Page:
I remember when the first installment of Roots came out, and my parents demanding my brother and I watch. I remember seeing that classic scene, when Kunta Kinte was broken by a white foreman and forced to take the slave name, Toby. I remember being angry and confused, and thinking, “Wow! White people are mean!!!” Seeing that series had a definite impact on how I viewed white folks as a whole, and I remember talking to my father about it. He was born in Texas in 1921, and had seen the world rapidly change after fighting in the army in World War II, when the United States Army integrated it’s soldiers, through the Civil Rights marches, black people being hosed down in the streets and hung from trees, the JFK assassination and then the MLK killing. Yes; my father had seen much.
And for that, I expected him to be bitter. It surprised me that he wasn’t. My father was a simple man from the country. A share cropper’s son who only got an eighth grade education. But he was still one of the wisest men I have ever known, and set the tenor of how I would look at people from all walks of life, because he taught me the very valuable lesson, to keep my heart open to love and friendship, regardless of race. To my dad, everyone was a friend, and he greeted white, black, rich or poor people with the same enthusiasm He was quick to smile, wink and share a joke. And when my father died, the church was full of people of every race and background, there to pay my father respect. His loving heart, playfulness and love of everyone had made an impact in the world, and in some small way, he changed it for the better.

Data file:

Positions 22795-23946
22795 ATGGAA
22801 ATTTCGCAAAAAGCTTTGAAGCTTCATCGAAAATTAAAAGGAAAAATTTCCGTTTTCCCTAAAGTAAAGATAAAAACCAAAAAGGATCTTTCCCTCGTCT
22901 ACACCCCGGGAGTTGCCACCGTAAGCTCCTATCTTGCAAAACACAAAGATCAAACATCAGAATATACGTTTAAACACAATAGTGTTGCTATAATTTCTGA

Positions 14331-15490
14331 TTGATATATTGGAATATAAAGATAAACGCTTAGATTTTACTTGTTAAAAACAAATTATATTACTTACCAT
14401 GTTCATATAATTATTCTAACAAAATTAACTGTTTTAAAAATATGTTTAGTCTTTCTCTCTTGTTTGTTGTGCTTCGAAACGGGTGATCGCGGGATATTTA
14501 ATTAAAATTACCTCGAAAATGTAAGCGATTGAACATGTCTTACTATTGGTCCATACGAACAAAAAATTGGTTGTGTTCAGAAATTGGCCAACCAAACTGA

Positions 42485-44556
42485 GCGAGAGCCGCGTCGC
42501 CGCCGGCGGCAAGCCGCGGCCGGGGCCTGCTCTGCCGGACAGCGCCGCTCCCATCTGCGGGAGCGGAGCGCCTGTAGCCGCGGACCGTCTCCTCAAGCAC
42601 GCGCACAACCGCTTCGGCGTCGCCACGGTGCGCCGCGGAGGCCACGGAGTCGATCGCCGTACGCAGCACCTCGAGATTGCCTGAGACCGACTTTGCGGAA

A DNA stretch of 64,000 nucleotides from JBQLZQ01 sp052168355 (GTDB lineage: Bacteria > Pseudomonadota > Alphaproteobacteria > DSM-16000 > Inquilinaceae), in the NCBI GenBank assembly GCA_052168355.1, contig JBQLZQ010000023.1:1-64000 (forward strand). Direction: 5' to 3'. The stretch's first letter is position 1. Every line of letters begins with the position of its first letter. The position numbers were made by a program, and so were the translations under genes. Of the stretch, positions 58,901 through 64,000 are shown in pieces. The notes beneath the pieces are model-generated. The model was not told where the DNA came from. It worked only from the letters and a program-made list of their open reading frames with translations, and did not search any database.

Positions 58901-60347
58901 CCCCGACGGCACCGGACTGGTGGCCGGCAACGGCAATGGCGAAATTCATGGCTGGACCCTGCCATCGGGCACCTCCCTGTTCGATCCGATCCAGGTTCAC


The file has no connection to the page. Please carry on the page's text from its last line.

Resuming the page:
It’s not always going to be easy to watch shows that depict the cruel race-based legacy of slavery–there’s no doubt about that. It was a horrendous practice for all who facilitated it–including the African chieftains who traded human beings in exchange for shiny inanimate objects. White people didn’t have to go into African countries and steal people–they were handed over willingly. The true victims are the actual slaves themselves, sold out once by people who looked just like them, and then by the slavers who further dehumanized and commoditized them. Everyone involved from beginning to end has blood on their hands.
You might also be tempted into a simplistic belief that somehow, the man you’re dating has some loose link to slavers from 150 years ago, when in fact, a very small percentage of wealthy white men owned slaves. The rest of the population was just there for the jobs and the food.
Nonetheless, the psychic pain of slavery with American blacks should not be minimized. It’s difficult to look at people who look just like you suffer under a brutal system that robbed us of our humanity. Any suggestion that black folks should somehow forget about it and get over it is an absolute insult. No one is telling the Jews to forget the Holocaust, are they?
However, to hold the people responsible TODAY responsible for the crimes and inhumanity of people long dead is unfair. Imagine the offspring of a concentration camp surviver blaming the offspring of any German for Hitler and the Nazi fascist regime. Today’s American white people do not owe black people a blood debt. This isn’t the Middle East we aren’t the Sunnis and the Shias.
But that doesn’t get today’s white people off the hook. If you engage and involve yourself with a woman or man of African American descent, then you’re going to have to be caring enough to listen to their concerns about racial inequality without allowing a misplaced sense of guilt cause you to be defensive or dismissive.
What it boils down to is that two of you aren’t having a relationship with an entire race. You’re in a relationship with each other, and the same rules of respect, empathy and kindness apply. Because the two of you are writing a new page, that 150 years from now, will be the history everyone remembers.
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